Hi everyone!

I am working on a model that should be dealing with gene expression data (so the real input to the model will be big). I am trying to fit some type of GLM model using the Negative Binomial (NB) distribution.

NB distribution has two parameters: \mu and \alpha. For now I assume only parameter \mu is a function of a time:=\mu = \mu(t), but later I want to extend it to the second parameter as well. I put a parametric form on \mu(t) = exp(b_{0} + b_{1} * f_1(t) + b_{2} * f_2(t) + \cdots). Where f_i(t) are precomputed quantities (they are radial basis functions here). I am trying to model each coefficient b_{i} using a separate Dirichlet process, so that genes that have similar patterns for example in terms of mean expression (this should be indicated by coefficient b_{0}) will fall into the same cluster. Think of this as I want to achieve an independent clustering for each regression coefficient.

The second parameter of the distribution, \alpha, is also modeled by a Dirichlet process.

The graphical model is presented here:

I have N = 40 genes and P = 200 time points.

I sample 4 (an offset plus 3 RBFs) coefficients (b_{0} \cdots b_{3}) from Dirichlet processes 40 times (for each gene). I also sample \alpha 40 times for a separate Dirichlet process. Then I construct \mu(t) (denoted by **mu_NB**) and **phi_NB** = \alpha and pass it to the likelihood.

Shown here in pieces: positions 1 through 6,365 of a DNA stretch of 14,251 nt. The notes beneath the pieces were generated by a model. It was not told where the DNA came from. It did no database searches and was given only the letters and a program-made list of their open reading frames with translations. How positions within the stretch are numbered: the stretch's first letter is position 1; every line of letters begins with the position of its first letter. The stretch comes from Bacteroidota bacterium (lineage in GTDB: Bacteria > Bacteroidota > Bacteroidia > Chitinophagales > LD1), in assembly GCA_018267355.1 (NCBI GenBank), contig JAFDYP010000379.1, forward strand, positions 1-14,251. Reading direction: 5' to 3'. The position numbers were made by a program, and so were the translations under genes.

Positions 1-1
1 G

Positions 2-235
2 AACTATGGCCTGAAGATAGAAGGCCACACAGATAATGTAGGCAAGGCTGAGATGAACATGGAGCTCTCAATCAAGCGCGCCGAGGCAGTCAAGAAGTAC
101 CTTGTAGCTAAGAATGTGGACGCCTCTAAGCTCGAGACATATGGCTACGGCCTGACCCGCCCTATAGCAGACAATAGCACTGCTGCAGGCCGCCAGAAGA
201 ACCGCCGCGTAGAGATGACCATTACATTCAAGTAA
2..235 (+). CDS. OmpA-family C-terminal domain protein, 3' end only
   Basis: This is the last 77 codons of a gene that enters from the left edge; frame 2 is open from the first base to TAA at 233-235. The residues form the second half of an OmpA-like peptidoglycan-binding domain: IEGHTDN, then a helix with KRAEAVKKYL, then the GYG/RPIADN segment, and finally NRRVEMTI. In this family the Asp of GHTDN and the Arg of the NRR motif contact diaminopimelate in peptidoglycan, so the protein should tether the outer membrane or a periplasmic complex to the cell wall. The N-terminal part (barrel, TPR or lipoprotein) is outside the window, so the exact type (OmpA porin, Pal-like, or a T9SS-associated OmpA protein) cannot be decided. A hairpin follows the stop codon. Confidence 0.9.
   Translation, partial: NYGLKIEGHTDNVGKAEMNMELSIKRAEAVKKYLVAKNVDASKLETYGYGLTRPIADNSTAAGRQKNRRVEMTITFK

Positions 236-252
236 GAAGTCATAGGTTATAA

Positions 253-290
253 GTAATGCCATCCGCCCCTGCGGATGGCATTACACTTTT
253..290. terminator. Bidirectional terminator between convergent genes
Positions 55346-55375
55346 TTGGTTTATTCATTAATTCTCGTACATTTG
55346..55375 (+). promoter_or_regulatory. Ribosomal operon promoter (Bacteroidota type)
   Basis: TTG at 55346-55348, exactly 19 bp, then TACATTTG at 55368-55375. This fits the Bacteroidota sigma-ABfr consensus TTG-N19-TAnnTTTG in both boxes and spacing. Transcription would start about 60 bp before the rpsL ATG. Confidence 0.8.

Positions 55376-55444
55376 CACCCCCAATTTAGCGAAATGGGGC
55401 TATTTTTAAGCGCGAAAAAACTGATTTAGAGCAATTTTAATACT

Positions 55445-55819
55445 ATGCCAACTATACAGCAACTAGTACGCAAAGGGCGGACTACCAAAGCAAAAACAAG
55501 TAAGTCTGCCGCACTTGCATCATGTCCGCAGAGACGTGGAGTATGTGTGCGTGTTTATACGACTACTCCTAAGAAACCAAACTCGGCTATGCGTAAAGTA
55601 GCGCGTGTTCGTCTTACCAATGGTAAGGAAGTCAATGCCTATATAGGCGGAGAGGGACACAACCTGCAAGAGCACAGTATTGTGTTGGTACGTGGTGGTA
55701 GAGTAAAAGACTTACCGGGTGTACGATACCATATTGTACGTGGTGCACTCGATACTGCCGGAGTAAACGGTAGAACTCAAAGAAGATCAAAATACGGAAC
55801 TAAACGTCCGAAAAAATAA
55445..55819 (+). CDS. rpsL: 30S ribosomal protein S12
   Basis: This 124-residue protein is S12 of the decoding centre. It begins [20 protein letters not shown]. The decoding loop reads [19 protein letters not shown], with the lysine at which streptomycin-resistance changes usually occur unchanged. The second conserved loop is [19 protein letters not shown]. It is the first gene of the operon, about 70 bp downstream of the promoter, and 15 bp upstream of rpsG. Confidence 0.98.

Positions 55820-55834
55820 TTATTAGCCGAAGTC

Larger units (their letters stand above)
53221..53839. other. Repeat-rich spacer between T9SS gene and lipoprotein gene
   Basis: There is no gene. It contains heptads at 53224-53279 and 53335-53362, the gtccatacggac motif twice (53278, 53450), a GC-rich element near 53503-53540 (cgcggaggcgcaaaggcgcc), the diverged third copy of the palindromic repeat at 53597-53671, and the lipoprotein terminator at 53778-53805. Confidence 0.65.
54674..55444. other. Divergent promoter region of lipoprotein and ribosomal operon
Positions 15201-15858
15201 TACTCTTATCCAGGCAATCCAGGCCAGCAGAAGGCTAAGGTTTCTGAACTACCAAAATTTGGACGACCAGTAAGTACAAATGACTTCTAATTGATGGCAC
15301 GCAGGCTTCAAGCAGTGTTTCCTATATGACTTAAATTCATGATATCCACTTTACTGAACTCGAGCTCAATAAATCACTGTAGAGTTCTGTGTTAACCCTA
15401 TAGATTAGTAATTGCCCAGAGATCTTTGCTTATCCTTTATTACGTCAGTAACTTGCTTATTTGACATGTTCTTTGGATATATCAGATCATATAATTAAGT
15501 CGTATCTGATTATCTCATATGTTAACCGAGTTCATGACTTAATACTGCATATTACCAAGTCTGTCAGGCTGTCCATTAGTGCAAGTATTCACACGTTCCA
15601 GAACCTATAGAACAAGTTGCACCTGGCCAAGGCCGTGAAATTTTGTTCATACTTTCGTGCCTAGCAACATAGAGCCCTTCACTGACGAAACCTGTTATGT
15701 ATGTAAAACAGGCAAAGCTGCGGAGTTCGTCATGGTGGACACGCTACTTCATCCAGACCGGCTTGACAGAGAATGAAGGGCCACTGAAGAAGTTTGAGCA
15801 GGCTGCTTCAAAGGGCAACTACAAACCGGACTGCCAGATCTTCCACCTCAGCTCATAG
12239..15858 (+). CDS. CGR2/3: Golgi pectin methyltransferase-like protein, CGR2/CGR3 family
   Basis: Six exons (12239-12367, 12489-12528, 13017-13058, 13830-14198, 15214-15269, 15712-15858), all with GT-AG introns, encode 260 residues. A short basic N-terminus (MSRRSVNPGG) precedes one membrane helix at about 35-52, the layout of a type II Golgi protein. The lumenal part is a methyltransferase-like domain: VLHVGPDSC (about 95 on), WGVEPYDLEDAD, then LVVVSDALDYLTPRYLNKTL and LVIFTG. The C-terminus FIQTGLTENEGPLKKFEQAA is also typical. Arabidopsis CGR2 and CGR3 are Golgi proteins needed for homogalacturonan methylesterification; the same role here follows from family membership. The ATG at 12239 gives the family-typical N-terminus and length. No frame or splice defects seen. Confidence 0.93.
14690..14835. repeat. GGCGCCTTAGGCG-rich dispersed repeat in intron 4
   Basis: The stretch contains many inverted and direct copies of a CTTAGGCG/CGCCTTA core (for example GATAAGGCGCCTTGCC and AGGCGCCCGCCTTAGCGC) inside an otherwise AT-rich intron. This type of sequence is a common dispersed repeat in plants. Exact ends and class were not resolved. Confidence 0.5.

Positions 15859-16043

In my understanding this should work. In my toy example the **full inference** indeed works (the advi initialization fails though) but there are quite some number of divergences. The code for the model is presented below: K_mean is a number of RBFs plus offset: 4 here. J_mean:= number of components in each DP (30 here) for regression coefficients. J_phi:= number of components in DP for parameter \alpha (or phi as I call it here; 30 here as well).

```
### returns probabilities
def stick_breaking(v):
cumprod = tt.extra_ops.cumprod(1. - v,axis=1)[:-1,:]
ones = tt.ones_like(v[:1,:])
concat = tt.concatenate([ones,cumprod],axis=0)
breaks = v * concat
probs = breaks/tt.sum(breaks,axis=0)
return probs
### returns probabilities
def stick_breaking_for_array(beta):
portion_remaining = tt.concatenate([[1], tt.extra_ops.cumprod(1 - beta)[:-1]])
retVal = beta * portion_remaining
retVal = retVal/tt.sum(retVal)
return retVal
# some starting points
test_point_betas_for_DP = np.ones((J_mean,K_mean))*0.2
testval_alpha_K = np.ones((K_mean,))*3
with pm.Model() as model:
################################################## I. MU PART ################################
### prior for the concentraion : eq.8
### only mu (see likelihod) parameter is a linear combination of RBFs in this model (once I am sure it is working, it will be easy to extend for parameter phi)
### log_mu = b0*1 + b1 * f1 + b2* f2 + ... (need not to forget to exponentiate later)
### we have K_mean (:= # of RBFs plus an offset) terms in the linear combination
### values (1, f1, f2, ...) come from Design Matrix which is computed above
### each coefficient b(i) (total # of coefficients is K_mean) comes from a Dirichlet Process
### we need K_mean independent concentration priors
alpha_K = pm.Gamma('alpha_K', 1., 1., shape = K_mean, testval = testval_alpha_K)
##### samples from beta (1,alpha) : eq.8
##### we need to sample J_mean (:= maximum number of clusters for a particular DP) samples for each of K_mean DP